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The Roman Object Revolution

Objectscapes and Intra-Cultural Connectivity in Northwest Europe

Martin Pitts

260 pages
Amsterdam University Press
Archaeologists working in northwest Europe have long remarked on the sheer quantity and standardisation of objects unearthed from the Roman period, especially compared with earlier eras. What was the historical significance of this boom in standardised objects? With a wide and ever-changing spectrum of innovative objects and styles to choose from, to what extent did the choices made by people in the past really matter? To answer these questions, this book sheds new light on the make-up of late Iron Age and early Roman ‘objectscapes’, through an examination of the circulation and selections of thousands of standardised pots, brooches, and other objects, with emphasis on funerary repertoires, c. 100 bc-ad 100. Breaking with the national frameworks that inform artefact research in much ‘provincial’ Roman archaeology, the book tests the idea that marked increases in the movement of people and objects fostered pan-regional culture(s) and transformed societies. Using a rich database of cemeteries and settlements spanning a swathe of northwest Europe, including southern Britannia, Gallia Belgica, and Germania Inferior, the study extensively applies multivariate statistics (such as Correspondence Analysis) to examine the roles of objects in an ever-changing and richly complex cultural milieu.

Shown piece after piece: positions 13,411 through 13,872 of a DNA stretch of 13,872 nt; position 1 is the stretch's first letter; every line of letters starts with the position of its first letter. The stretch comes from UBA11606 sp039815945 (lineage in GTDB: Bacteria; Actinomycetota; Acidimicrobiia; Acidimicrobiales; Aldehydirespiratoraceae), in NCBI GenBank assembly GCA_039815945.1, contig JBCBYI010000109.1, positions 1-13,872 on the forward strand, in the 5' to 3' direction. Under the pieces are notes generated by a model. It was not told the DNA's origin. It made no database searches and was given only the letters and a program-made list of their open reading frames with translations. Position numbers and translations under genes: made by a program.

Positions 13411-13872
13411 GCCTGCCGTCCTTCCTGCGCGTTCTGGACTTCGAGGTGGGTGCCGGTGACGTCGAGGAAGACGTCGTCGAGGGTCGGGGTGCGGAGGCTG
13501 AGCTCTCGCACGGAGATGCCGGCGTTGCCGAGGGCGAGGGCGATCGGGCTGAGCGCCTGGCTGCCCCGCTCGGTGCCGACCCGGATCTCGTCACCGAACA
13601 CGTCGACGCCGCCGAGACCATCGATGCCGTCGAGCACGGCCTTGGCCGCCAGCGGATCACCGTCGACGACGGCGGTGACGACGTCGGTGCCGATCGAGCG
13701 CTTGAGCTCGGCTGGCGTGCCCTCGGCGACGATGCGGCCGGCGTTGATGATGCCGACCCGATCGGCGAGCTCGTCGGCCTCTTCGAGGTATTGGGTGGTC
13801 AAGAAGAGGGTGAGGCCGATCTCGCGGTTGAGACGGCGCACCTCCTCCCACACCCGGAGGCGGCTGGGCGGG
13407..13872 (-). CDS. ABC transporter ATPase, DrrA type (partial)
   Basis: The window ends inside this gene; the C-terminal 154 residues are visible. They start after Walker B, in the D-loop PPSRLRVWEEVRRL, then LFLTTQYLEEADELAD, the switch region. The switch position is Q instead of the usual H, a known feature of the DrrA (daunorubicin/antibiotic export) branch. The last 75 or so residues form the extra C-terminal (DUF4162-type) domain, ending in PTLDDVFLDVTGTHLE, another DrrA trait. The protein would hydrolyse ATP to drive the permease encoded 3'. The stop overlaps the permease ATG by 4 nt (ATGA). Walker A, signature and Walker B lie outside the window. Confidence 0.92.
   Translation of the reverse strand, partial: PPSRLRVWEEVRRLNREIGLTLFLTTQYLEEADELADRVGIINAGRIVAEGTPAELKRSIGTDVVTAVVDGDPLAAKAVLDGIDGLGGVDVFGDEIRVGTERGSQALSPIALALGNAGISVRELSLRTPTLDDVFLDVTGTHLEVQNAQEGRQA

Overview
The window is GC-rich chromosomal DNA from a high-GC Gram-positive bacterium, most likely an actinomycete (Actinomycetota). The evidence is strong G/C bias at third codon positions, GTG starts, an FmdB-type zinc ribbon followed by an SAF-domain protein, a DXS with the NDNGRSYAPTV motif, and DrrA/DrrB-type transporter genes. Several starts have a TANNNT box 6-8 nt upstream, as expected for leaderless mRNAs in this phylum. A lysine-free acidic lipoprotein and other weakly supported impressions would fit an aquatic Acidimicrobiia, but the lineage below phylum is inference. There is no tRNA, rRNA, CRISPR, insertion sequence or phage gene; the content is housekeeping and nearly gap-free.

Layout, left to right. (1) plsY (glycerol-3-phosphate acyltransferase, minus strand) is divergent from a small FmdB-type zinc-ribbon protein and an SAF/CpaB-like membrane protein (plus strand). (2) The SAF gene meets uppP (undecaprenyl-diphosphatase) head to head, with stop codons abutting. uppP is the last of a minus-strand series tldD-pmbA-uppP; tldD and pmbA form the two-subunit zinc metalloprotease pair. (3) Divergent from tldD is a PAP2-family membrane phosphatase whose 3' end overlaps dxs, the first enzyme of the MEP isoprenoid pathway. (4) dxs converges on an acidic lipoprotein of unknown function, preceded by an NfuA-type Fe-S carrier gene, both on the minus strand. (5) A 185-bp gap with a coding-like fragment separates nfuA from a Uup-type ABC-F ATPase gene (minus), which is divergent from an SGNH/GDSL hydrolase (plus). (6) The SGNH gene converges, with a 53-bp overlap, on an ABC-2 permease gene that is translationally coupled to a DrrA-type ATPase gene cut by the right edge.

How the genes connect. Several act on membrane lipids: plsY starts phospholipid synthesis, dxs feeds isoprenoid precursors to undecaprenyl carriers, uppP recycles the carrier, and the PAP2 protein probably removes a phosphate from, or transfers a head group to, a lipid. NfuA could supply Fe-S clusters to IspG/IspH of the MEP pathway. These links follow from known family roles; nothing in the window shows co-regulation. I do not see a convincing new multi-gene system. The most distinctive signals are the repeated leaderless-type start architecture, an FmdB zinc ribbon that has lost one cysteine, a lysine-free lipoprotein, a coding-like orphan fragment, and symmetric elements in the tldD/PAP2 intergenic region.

Author Bio
Martin Pitts is Associate Professor in Roman Archaeology at the University of Exeter. His research deals with late Iron Age and early Roman northwest Europe, with emphasis on the consumption and circulation of objects (especially pottery), and how these can inform understandings of historical globalising processes. He is co-author of several books and articles, including Alien Cities: Consumption and the origins of urbanism in Roman Britain (with Dominic Perring, 2013), Globalisation and the Roman World (with Miguel John Versluys, 2015), and Materialising Roman Histories (with Astrid Van Oyen, 2017).